Amazon is making its biggest push into the healthcare industry yet with the launch today of Amazon Pharmacy: a new service offering home delivery for prescription medication.
Customers can sign up to the new store by creating a ”secure pharmacy profile,” with the option of adding information about their health insurance, any outstanding medical issues like allergies, and any regular prescriptions. The store will offer a range of “generic and brand-name drugs,” reports CNBC, including “commonly prescribed drugs like insulin, triamcinolone steroid creams, metformin for controlling blood sugar, and sumatriptan for migraines.” Notably, the pharmacy will not sell Schedule II medications, which includes many common opioids like Oxycontin.
Amazon Pharmacy will also sell medication to people without insurance
As usual for Amazon, Prime members will get a number of advantages over regular customers. These perks include free, two-day delivery on orders and discounts on medication. Amazon claims Prime members will be able to save “up to 80 percent off generic and 40 percent off brand name medications when paying without insurance.” Prime members will also be able to save on medication bought in person from over 50,000 pharmacies across the US, including Rite Aid, CVS, Walmart, and Walgreens.
Amazon Pharmacy will be available in 45 states this weeks, reports CNBC. States currently not covered include Hawaii, Illinois, Kentucky, Louisiana and Minnesota, though Amazon plans to expand to those areas in the future. Amazon says it accepts “most” insurance plans, and will give customers the option of speaking to a pharmacist for advice.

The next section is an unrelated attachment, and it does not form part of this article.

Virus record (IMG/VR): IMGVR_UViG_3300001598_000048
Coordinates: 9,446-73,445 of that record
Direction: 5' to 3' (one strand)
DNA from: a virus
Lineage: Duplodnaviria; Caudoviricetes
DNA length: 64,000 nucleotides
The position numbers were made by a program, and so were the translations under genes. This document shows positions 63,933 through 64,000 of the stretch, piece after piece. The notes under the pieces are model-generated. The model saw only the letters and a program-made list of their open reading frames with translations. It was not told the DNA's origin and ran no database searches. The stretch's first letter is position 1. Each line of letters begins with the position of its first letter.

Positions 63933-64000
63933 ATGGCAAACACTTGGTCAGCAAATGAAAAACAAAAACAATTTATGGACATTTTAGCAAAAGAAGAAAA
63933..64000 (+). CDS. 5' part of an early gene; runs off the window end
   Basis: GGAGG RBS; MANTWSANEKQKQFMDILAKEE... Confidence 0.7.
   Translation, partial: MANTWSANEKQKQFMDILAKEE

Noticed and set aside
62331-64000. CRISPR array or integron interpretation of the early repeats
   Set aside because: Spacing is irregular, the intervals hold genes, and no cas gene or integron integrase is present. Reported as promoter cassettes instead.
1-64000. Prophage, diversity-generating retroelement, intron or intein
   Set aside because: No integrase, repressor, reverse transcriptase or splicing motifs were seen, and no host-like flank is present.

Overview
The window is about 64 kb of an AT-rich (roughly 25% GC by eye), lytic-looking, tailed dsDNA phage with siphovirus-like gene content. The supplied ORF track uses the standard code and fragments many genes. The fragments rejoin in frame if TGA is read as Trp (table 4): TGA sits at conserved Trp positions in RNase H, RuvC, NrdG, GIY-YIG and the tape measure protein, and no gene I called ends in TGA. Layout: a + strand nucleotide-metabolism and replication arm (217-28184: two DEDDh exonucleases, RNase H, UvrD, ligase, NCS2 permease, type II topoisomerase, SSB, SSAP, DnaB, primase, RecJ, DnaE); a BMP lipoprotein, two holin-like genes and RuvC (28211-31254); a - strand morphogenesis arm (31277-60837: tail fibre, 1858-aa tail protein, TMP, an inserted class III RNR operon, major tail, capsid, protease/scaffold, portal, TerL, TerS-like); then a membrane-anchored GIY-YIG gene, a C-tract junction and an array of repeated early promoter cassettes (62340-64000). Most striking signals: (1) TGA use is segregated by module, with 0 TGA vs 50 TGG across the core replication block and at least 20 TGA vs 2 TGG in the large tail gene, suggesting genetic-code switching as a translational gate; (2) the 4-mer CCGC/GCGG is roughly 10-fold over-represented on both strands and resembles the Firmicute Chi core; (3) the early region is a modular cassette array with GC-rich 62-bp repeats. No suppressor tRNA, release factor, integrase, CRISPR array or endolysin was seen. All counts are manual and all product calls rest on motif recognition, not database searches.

The launch of Amazon Pharmacy is a significant move from Amazon, but far from unexpected. The company has been steadily building up its position in the healthcare market for years now, with signs pointing to a launch into pharmaceutical services.
In 2018 it bought pharmaceutical delivery startup PillPack for just under $1 billion. The company later rebranded the service as PillPack by Amazon Pharmacy, and CNBC reports that PillPack’s infrastructure (including its fulfillment centers and relationships with healthcare providers) were used to create Amazon Pharmacy. Amazon says PillPack by Amazon Pharmacy will continue as a “distinct service,” aimed at customers “managing multiple daily medications for chronic conditions.”
According to Healthcare Weekly, the pharmacy industry is worth $312 billion in the US, with annual growth rates of 3 percent driven primarily by the rise of online stores and home delivery. Given Amazon’s prowess in logistics and its network of warehouses and drivers, entering this space seems logical. And at a time when more people are staying at home because of the pandemic, the prospect of delivering medication is even more attractive.
In a press statement, Amazon’s Senior Vice President of North American Consumer, Doug Herrington, suggested that this dynamic would work in the company’s favor. “As more and more people look to complete everyday errands from home, pharmacy is an important and needed addition to the Amazon online store,” said Herrington.